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Karl Marx

(1818-1883)

By
Dmitriy Sharshiner
Beginnings
Karl Marx was born into a wealthy, middle class family in Trier, Germany on
May 5th 1818. His parents where both Jews, but later converted to Christianity to
avoid anti-Semitism. Growing up, Marx was educated by his father. When he turned
16 he started attending Trier High School, at Trier High school Marx was first
introduced to the Liberal Humanist perspective. Humanism is a philosophy that
emphasizes human beings individually, and collectively, it tends to promote
rational, and critical thinking, rather than dogma and faith. The humanist
philosophy can be seen in many of Marx writing on religion, as well as his writings
on the social class struggle.
In 1836 Marx started attending the University of Berlin where he met his
future wife Jenny Von Westphalen. He studied law, but had a strong interest in
philosophy; Marx was especially drawn to the work of G.W.F. Hegal. Hegal was one
of the founders of Absolute Idealism, which gave significant meaning to the
individual, claiming that without some recognition of self and identity, the world
would not exist. Marx early writings showed influence from both humanism, and
Hegals philosophy, where Marx set out to show philosophy had much greater worth
than theology. Marx soon began his early writings on economics, joining different
socialist magazines, and writing articles that where extremely controversial at the

time. One of Karl Marx writings strongly criticized the Russian Monarchy, which the
Tsar at that time eventually banned.
Due to his writings, Marx was barred from having an academic career by the
German government, and would eventually be exiled to Belgium. That however was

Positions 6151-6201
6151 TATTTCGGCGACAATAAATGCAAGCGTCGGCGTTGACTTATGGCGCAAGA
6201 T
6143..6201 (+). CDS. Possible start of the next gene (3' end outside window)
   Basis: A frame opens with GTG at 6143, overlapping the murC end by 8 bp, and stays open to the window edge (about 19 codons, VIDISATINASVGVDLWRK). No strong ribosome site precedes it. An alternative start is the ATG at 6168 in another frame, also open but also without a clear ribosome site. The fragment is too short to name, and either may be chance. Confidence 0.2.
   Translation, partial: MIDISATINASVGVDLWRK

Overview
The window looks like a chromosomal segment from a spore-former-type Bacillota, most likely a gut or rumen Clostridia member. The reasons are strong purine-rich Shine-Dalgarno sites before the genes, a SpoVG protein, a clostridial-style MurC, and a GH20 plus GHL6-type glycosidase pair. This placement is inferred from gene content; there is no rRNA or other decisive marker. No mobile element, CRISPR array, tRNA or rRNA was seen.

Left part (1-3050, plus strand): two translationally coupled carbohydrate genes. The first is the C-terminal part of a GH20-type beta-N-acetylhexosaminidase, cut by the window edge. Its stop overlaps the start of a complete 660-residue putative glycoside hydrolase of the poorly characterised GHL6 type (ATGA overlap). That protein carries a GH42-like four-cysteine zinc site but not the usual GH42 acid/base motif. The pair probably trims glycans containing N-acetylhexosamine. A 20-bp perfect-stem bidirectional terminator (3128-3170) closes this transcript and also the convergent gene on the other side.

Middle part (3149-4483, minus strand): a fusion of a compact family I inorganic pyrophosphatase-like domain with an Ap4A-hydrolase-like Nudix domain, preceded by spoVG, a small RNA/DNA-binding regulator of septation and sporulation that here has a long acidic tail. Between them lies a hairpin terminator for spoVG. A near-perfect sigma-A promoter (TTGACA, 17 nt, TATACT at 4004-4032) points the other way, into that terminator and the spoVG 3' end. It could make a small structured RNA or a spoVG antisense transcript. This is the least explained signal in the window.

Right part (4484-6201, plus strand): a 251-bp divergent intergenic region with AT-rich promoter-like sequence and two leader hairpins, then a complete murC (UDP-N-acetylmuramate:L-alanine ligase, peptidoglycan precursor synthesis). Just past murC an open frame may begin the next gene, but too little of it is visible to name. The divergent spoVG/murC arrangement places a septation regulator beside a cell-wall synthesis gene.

not the final home for Karl Marx; he was soon exiled from Belgium and ended up in
London where he spent the majority of his life.

The Movement
According to a recent interview with a London banker on Karl Marx, he said,
The more I work in Wall Street, the more I believe Marx was correct. The basis of
Karl Marx writings was to explain how capitalism works, and the effect that it has on
the workers. In 1848, following his exile to London, Marx, along with his good friend
Freidrich Engels, wrote the famous book Communist Manifesto. The point of the
book was to explain the on going class struggle between the bourgeois (capitalists)
and the proletariat (workers). In the book, Marx examined the state of human labor
under capitalism. According to Marx, workers sell their life activity to another
person in order to secure the necessary means of survival; the capitalist on the
other hand hires the laborer in order to achieve a surplus. This relationship causes a
class struggle due to the drastic difference of living conditions of the capitalist and
the worker. In capitalism the laborer must sell their labor to the ones who own the
means of production. From the concept that the workers are alienated and
separated from the business production their creating, and the surplus that is
coming from that, Marx coined the term proletariat which stood for the idea that
capitalism transformed the worker into a type of machine. In the last line of the

Communist Manifesto, Marx wrote his famous, revolutionary words Workers of all
lands unite, you have nothing to lose but your chains.
The most revolutionary book Marx wrote happened in 1868 when he wrote
Das Kapital. the intention of the book was to reveal the economic laws of
capitalism. In this book Marx talked about a central economic system used by the
bourgeois, which allowed labor to be sent into 3rd world countries to reduce cost. It
was also in this book that Marx wrote his predictions stating, With development of
industry, the proletariat not only increases in number, it becomes concentrated in
greater masses, its strength grows and it feels that strength more. Karl Marx
predicted that the proletariat would create a labor movement that would eventually
overthrow capitalism.

Aftermath
On the 14th of March, at a quarter to three in the afternoon, the greatest
living thinker ceased to think. He had been left alone for scarcely two minutes, and
when we came back we found him in his armchair, peacefully gone to sleep- but
forever. - Friedrich Engels
Within 30 years after Karl Marx death, the socialist parties that
acknowledged Marxs influence on their politics where gaining huge momentum.
Socialist revolutions swept over Europe. From France, Russia, Italy, and Germany,
influenced by the ideas of Karl Marx. Though Karl Marx predictions of revolution
where accurate, what Marx underestimated is the desire for power by the state. The
revolutions never truly represented Marxist philosophy, however his ideas are still
alive today and constantly put pressure on the capitalist system we live in.